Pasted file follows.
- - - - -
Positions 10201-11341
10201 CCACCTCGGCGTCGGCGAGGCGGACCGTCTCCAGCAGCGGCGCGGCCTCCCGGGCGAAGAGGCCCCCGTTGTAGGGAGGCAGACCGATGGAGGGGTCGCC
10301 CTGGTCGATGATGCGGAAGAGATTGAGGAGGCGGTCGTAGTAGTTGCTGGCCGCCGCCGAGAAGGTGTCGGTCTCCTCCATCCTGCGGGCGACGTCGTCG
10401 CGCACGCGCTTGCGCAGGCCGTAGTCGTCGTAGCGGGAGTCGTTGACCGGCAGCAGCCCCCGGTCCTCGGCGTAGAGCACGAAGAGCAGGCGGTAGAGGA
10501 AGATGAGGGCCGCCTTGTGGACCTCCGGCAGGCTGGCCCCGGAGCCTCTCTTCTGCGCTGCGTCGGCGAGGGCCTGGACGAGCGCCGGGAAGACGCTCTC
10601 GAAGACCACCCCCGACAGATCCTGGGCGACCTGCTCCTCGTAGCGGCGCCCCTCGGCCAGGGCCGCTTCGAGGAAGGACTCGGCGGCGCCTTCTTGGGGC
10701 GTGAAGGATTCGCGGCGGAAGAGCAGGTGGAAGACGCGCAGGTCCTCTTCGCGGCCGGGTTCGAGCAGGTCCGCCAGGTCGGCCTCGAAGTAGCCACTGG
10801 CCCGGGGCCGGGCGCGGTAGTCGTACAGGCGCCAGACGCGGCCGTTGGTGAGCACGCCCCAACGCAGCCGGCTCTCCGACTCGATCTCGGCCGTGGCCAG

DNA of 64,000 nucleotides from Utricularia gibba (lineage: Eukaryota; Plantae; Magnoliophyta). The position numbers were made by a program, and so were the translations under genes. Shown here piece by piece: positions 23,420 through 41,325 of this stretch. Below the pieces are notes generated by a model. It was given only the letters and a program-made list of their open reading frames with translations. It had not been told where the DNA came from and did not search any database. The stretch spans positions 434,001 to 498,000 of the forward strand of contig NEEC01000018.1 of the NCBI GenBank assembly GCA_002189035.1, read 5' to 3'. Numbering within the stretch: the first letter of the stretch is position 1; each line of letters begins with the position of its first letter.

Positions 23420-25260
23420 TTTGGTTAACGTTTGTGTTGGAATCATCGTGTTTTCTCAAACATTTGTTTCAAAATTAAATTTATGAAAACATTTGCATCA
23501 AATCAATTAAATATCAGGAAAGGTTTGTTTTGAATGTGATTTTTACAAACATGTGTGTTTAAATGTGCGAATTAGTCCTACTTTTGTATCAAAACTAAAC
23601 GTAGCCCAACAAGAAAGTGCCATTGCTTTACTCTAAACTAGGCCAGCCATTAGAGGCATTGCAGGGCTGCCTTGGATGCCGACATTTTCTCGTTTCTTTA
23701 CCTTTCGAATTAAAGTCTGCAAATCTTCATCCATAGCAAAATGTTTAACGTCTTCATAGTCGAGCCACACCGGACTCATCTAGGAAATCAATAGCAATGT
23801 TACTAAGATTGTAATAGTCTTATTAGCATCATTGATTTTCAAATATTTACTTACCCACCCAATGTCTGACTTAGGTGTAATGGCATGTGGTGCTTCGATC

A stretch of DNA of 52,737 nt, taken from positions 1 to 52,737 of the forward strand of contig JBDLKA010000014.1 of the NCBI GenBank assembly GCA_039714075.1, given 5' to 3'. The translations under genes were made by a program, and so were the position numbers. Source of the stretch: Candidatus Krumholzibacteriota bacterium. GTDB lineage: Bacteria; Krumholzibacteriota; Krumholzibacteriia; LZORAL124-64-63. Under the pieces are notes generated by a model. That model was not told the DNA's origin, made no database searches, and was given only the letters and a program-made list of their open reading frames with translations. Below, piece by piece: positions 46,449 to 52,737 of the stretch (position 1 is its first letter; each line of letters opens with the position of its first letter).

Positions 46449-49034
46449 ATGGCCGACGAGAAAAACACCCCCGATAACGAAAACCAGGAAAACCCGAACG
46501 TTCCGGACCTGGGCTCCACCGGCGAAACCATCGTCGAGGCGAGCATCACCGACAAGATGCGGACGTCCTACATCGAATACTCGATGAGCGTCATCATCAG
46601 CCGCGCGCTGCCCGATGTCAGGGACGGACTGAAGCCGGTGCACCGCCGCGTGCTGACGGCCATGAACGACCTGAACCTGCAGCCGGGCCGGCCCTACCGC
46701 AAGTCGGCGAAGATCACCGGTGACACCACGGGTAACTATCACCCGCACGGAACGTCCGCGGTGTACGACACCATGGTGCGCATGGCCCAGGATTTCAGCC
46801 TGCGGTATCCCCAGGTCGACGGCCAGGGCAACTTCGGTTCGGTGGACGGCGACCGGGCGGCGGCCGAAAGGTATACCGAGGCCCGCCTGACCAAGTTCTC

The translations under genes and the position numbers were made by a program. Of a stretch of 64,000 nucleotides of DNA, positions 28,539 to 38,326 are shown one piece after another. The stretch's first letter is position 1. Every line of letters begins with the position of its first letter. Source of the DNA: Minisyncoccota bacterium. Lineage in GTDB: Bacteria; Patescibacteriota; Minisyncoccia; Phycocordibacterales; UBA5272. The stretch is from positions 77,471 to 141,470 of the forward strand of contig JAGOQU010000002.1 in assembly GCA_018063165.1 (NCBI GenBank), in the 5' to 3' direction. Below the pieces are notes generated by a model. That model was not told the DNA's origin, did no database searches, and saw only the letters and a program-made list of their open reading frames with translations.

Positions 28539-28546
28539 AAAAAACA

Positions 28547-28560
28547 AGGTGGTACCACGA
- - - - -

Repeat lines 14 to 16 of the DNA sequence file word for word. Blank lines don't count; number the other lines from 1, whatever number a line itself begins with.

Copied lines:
23701 CCTTTCGAATTAAAGTCTGCAAATCTTCATCCATAGCAAAATGTTTAACGTCTTCATAGTCGAGCCACACCGGACTCATCTAGGAAATCAATAGCAATGT
23801 TACTAAGATTGTAATAGTCTTATTAGCATCATTGATTTTCAAATATTTACTTACCCACCCAATGTCTGACTTAGGTGTAATGGCATGTGGTGCTTCGATC

A stretch of DNA of 52,737 nt, taken from positions 1 to 52,737 of the forward strand of contig JBDLKA010000014.1 of the NCBI GenBank assembly GCA_039714075.1, given 5' to 3'. The translations under genes were made by a program, and so were the position numbers. Source of the stretch: Candidatus Krumholzibacteriota bacterium. GTDB lineage: Bacteria; Krumholzibacteriota; Krumholzibacteriia; LZORAL124-64-63. Under the pieces are notes generated by a model. That model was not told the DNA's origin, made no database searches, and was given only the letters and a program-made list of their open reading frames with translations. Below, piece by piece: positions 46,449 to 52,737 of the stretch (position 1 is its first letter; each line of letters opens with the position of its first letter).